Tuesday, June 15, 2010

Paradigm Shifts

I am so very blessed to be able to homeschool. I guess that is the uttermost in my mind after finishing our first year. When I began this journey, I really had no way of knowing just how wonderful a journey it could be. Public school is the only thing I ever knew, so that is basically what I envisioned for my homeschool. I had no idea how many different ways there were to approach teaching.

It wasn't long before I realized that grade levels were pretty meaningless with a gifted child. For example, she can read at a 3rd grade level, but she does not have the stamina or the maturity of a 3rd grader, nor can she write at a 3rd grade level. Consequently, materials designed for 3rd graders are generally not going to be appropriate for her.

I also learned that you don't have follow the same scope and sequence as in public school. I am excited to have become acquainted with the classical method of education. I really love the idea of a chronological study of history that simultaneously integrates literature from the same time period.

Another concept that I am still trying to digest is in the area of math. I have learned that you do not have to follow the traditional scope and sequence for primary math (addition-subtraction-multiplication-division). Grasshopper was getting bored with what I thought would be a challenging, advanced kindergarten curriculum, and she was asking to learn multiplication. That public school-educated voice in my head said, "No! You have to learn addition and carrying, subtraction and borrowing first." But about that same time I was following a discussion thread on a homeschool forum about letting kids take the lead. So I bought a multiplication workbook at my local teacher resource store to supplement our current math curriculum. Well, she loved it! And it wasn't long before I could not persuade her to do anything in the prior workbook.

Because of our society's public school background, everyone thinks that either Grasshopper is some sort of genius or that I am some kind of pushy mom. But she is not, and I am not. It just makes a lot of sense to teach beginning multiplication with addition, since multiplication is just a form of addition.

One of my more recent epiphanies is the idea that you can teach cursive before manuscript handwriting. I have known about the Cursive First program for some time but had a lot of reservations about using it with an accelerated child. But I recently purchased it (because it was aligned with the spelling program I chose), and I am convinced that teaching cursive first is preferable. It is such hard work to learn one way. And just as the child is feeling proud of what he has mastered, he is asked to learn it all over again.

The Cursive First program maintains that what a child learns first is what he learns best and that children who learn cursive first will have better handwriting. Until a hundred years ago, cursive was always taught first. I recently had a chance to read some letters written by my family members in the 1930's. The handwriting was beautiful, and I am convinced that this was largely because they learned cursive first. I regret that I didn't know about this when Grasshopper was learning to write. But I am happy that we are making the transition now when she is excited about it rather than waiting until she is a little older.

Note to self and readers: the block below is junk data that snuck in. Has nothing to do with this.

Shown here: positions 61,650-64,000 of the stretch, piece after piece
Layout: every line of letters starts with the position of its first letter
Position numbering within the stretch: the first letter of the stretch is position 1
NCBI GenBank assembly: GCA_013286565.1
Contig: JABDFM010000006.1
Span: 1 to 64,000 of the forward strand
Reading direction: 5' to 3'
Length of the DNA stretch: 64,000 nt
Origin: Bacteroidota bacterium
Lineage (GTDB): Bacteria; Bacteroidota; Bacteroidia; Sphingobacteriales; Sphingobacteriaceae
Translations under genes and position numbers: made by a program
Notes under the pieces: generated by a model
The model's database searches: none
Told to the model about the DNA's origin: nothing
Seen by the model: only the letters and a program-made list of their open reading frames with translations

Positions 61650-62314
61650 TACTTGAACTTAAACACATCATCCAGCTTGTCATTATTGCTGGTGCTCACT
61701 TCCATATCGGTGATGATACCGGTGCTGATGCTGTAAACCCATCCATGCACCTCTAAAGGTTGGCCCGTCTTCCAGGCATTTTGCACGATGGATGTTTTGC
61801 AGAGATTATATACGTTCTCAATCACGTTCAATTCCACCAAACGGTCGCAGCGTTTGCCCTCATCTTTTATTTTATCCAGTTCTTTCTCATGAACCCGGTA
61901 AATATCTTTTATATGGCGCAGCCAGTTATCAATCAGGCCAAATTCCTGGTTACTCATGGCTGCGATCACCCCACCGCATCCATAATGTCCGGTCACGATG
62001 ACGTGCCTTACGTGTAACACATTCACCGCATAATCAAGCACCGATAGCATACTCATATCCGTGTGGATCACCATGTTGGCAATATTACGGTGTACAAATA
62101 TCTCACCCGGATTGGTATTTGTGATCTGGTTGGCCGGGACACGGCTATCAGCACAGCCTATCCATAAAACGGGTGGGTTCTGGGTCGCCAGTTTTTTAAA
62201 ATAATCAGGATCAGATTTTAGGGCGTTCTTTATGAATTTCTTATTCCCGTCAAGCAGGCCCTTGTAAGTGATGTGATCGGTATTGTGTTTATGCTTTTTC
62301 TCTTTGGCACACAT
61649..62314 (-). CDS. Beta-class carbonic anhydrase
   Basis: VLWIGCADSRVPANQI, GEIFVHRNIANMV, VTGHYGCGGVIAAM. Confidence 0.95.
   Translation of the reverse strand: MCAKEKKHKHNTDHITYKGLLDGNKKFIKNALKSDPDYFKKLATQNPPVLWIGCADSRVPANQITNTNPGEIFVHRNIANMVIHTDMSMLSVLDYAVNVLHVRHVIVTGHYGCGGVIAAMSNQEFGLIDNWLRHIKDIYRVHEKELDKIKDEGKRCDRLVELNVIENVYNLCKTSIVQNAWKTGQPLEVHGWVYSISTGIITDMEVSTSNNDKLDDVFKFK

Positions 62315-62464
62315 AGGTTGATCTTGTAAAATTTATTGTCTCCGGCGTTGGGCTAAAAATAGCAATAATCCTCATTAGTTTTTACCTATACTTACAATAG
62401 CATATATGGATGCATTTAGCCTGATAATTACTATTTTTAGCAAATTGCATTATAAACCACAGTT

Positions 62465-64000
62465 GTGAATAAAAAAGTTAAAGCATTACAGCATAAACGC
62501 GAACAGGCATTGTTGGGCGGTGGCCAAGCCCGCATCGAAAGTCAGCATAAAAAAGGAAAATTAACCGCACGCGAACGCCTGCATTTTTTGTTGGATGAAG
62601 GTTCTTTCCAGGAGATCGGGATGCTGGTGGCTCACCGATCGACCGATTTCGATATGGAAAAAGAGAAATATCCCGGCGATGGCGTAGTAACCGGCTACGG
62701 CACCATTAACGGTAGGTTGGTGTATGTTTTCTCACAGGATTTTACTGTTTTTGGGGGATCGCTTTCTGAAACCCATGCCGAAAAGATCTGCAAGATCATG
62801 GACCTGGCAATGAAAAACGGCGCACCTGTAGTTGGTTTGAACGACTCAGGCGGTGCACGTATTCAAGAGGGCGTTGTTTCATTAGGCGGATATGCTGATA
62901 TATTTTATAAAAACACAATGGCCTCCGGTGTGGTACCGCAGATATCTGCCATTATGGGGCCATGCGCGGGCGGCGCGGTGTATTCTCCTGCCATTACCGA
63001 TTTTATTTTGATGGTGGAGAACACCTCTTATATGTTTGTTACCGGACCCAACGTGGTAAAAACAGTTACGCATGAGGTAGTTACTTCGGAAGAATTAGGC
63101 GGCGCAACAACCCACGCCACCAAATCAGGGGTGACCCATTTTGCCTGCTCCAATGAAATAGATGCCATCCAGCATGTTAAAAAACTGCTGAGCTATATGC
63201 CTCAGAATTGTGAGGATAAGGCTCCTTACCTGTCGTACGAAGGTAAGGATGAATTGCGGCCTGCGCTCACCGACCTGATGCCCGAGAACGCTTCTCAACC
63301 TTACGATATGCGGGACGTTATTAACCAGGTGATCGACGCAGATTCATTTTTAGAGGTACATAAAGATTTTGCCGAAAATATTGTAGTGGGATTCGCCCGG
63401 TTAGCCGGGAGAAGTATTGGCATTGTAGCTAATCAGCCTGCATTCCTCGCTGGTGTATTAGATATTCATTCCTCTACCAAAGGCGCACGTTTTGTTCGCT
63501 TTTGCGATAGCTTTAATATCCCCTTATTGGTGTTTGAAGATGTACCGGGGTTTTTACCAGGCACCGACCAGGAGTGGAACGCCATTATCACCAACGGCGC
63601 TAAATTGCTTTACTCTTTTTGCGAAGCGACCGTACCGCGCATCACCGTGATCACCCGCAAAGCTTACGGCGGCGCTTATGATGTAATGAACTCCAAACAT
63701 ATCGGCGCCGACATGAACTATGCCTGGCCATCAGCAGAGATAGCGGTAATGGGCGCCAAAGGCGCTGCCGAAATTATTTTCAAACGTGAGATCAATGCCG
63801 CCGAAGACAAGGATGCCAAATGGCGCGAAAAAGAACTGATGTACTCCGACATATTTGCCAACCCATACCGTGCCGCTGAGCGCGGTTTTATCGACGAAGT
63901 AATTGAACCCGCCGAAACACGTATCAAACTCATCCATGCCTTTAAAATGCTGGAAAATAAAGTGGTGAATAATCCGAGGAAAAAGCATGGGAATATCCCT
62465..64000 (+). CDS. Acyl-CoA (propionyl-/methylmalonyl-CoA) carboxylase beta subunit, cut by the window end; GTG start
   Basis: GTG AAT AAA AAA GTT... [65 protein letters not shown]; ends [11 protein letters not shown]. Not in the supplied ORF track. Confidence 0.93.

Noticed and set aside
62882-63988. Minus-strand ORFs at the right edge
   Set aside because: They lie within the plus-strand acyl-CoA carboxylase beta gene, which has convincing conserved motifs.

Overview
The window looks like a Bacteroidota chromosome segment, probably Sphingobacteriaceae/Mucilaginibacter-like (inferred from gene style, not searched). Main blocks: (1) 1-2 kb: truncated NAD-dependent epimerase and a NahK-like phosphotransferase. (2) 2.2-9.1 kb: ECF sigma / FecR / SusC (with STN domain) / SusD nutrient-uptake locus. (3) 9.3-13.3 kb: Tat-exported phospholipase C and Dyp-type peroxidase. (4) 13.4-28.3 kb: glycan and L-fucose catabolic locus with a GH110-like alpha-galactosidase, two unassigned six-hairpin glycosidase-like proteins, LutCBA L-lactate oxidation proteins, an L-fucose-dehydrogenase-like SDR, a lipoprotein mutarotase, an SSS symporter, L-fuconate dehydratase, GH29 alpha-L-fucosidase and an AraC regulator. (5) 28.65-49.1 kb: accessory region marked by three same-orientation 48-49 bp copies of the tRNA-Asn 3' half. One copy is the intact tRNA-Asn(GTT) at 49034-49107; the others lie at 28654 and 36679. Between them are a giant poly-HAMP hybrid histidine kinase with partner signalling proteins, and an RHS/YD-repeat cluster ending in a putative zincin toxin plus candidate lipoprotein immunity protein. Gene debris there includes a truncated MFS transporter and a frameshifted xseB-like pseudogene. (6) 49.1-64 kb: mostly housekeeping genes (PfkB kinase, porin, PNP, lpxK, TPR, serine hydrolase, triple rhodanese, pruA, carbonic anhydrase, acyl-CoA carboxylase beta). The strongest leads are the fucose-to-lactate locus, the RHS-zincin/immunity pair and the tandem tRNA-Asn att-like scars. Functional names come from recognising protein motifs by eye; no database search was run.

I have really gone through some tremendous paradigm shifts this year, but now I am so excited about next year. I have really thoroughly researched all of our curricula and feel so confident that next year will be so much better.

Next time, I will write about our program choices.

You Are the Expert!

For those who hear the voices around and within them casting doubt on their ability to homeschool their children, I want to offer some encouragement.

I recently gained an insight through an experience involving Cricket, who was recently evaluated with a speech delay of almost 50%, placing him at about the 15 month mark in expressive speech (receptive speech was normal). We decided to take advantage of the state-funded early intervention program, and a speech therapist (ST) began to visit us in our home. Within a few meetings, it was clear that the ST was not a good fit with Cricket. She had a particular plan in mind, and Cricket was not interested in her plan and completely ignored her.

I called the service coordinator seeking advice. She asked me if I had discussed my concerns with the ST. I told her that I was concerned about the appropriateness of questioning her, since she was the expert. The coordinator stopped me short and told me firmly, "No! You are the expert when it comes to your child!"

This really hit home for me. When I was working in rehabilitation services with disabled individuals, I said this very same thing to parents many times. But somehow, I didn't internalize it as a parent myself. She was right. I am the expert. I know my child.

So for those out there who are hearing voices of doubt, whether they be your own voice or that of others, YOU ARE THE EXPERT. You spend every day with your child, and you know his strengths and weaknesses. You rejoice with him when he succeeds and cry with him when he fails.

And to my religious friends out there, please also remember that it is to you that God has entrusted your child. Only you are entitled to receive personal guidance from your Father in Heaven concerning that child. Listen to His voice so intently that it will drown out your own doubts and the voices of all the naysayers. He will not fail you.
Latter-day Homeschooling